GM says could be out of cash; raises a going concern issue? | AccountingWEB

GM says could be out of cash; raises a going concern issue?

I noticed the following headline this week:

GM reports $2.5B 3Q loss, says running out of cash (AP)
AP - General Motors Corp. said Friday it lost $2.5 billion in the third quarter and warned that it could run out of cash in 2009 if the U.S. economic slump continues and it doesn't get government aid.

For accounting and finance professionals -- does this raise a going concern issue for GM and its auditor? And, will prospective buyers be more likely to now avoid purchasing a GM vehicle, thus further increasing going concern issues? Perhaps consideration should have been given to using different wording.

For further relevant going concern accounting literature, consider the following new (October 9, 2008) Proposed Statement of Financial Accounting Standards relating to Going Concern issues.
Clickable Link to FASB

For your reading enjoyment, the following is additional background information from the introduction to the proposed new standard:

This proposed Statement would provide guidance on the preparation of financial statements as a going concern and on management’s responsibility to evaluate a reporting entity’s ability to continue as a going concern. It also would require certain disclosures when either financial statements are not prepared on a going concern basis or when there is substantial doubt as to an entity’s ability to continue as a going concern. Currently, AU Section 341, The Auditor’s Consideration of an Entity’s Ability to Continue as a Going Concern, of the AICPA Codification of Statements on Auditing Standards contains the guidance about the going concern assessment. The Public Company Accounting Oversight Board (PCAOB) adopted AU Section 341 on an initial, transitional basis and has subsequently amended that interim standard.

The FASB is responsible for establishing standards that guide the overall presentation of an entity’s financial statements and related disclosures. The Board believes that accounting guidance about the going concern assumption should be directed specifically to management of a reporting entity because management is responsible for preparing an entity’s financial statements and evaluating its ability to continue as a going concern. Accordingly, the Board concluded that guidance about the going concern assumption also should reside in the accounting literature established by the FASB and decided to issue this proposed Statement.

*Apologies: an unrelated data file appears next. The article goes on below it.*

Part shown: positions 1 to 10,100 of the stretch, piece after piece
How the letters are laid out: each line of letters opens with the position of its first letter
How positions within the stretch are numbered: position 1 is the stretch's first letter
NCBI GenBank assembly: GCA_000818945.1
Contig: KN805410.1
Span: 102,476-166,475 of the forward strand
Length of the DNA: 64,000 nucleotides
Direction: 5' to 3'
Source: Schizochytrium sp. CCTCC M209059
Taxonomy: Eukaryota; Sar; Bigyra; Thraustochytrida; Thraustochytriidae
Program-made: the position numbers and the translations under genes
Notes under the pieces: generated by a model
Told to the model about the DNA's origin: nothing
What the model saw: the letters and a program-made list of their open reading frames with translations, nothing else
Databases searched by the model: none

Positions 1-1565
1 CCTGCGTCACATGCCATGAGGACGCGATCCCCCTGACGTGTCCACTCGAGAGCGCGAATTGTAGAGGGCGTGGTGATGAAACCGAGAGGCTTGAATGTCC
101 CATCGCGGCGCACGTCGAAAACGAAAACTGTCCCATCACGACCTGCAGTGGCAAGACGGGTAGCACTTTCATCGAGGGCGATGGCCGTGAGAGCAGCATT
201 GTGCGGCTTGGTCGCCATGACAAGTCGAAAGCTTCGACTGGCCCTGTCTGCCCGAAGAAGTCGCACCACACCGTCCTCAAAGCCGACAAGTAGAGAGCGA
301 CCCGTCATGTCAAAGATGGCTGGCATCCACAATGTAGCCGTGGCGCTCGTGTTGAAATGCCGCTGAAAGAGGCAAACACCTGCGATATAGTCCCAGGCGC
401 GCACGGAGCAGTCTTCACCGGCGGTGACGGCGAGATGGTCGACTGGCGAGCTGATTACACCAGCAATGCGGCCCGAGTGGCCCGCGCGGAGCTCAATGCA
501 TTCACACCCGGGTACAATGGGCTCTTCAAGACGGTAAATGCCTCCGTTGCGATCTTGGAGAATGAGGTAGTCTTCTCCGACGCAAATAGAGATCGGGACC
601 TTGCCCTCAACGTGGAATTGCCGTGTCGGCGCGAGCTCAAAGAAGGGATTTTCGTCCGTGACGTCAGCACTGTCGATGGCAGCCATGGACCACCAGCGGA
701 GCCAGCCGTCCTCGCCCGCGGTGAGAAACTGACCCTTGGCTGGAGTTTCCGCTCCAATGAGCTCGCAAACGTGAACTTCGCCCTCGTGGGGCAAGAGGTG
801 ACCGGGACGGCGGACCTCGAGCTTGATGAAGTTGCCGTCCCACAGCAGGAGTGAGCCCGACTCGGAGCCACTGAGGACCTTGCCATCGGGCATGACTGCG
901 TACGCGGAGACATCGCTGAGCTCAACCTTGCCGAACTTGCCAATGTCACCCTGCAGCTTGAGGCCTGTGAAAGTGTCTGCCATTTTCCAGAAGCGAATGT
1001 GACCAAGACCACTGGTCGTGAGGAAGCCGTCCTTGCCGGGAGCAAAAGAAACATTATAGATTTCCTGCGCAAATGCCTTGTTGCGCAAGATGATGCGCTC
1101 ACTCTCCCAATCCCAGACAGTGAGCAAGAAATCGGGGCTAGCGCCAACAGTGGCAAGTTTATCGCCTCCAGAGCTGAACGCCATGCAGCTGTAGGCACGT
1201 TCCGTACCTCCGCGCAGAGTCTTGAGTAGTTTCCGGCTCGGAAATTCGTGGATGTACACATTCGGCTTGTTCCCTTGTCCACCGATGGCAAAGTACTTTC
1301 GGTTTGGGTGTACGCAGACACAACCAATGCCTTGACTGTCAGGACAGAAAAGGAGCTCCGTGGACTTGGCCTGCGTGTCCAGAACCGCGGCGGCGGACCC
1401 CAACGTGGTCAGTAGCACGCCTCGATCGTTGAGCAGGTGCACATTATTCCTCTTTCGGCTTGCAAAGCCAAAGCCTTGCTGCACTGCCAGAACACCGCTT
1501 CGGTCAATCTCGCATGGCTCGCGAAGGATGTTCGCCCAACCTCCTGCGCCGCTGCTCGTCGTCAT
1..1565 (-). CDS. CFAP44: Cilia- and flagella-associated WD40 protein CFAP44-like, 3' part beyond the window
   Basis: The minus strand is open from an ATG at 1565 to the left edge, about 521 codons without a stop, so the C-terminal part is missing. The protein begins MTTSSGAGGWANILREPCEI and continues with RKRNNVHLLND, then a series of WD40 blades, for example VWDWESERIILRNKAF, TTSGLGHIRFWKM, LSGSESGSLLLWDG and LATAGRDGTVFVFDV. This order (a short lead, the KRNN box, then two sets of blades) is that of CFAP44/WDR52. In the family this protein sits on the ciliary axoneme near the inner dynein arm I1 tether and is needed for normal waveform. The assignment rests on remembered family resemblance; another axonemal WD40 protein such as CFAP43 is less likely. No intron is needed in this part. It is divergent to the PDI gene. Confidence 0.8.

The Board decided to carry forward the going concern guidance from AU Section 341, subject to several modifications to align the guidance with International Financial Reporting Standards (IFRSs). One of those modifications is to change the time horizon for the going concern assessment. AU Section 341 states that there is “a responsibility to evaluate whether there is substantial doubt about the entity’s ability to continue as a going concern for a reasonable period of time, not to exceed one year beyond the date of the financial statements being audited” (paragraph .02). International Accounting Standard (IAS) 1, Presentation of Financial Statements, requires that an entity consider “all available information about the future, which is at least, but is not limited to, twelve months from the end of the reporting period” (paragraph 26) when assessing whether the going concern assumption is appropriate. The Board decided to use the time horizon in IAS 1 because it avoids the inherent problems that a bright-line time horizon would create for events or conditions occurring just beyond the one-year time horizon that are significant and most likely would have to be disclosed.

The other modifications to align the going concern guidance with IFRSs include (1) using the wording in IAS 1 with respect to the type of information that should be considered in making the going concern assessment (all available information about the future) and (2) requiring an entity to disclose when it does not present financial statements on a going concern basis. The Board thinks there is no substantial difference between the wording in IAS 1 and the wording previously included in AU Section 341 with respect to the type of information that should be considered in making the going concern assessment. Therefore, the Board does not expect this modification to result in a change to practice.

Dave Tate
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Dave Tate is a CPA and attorney in San Francisco. Dave is a prolific author, and has written the audit committee chapter for the California Continuing Education of the Bar publication Advising and Defending Corp. Directors and Officers.

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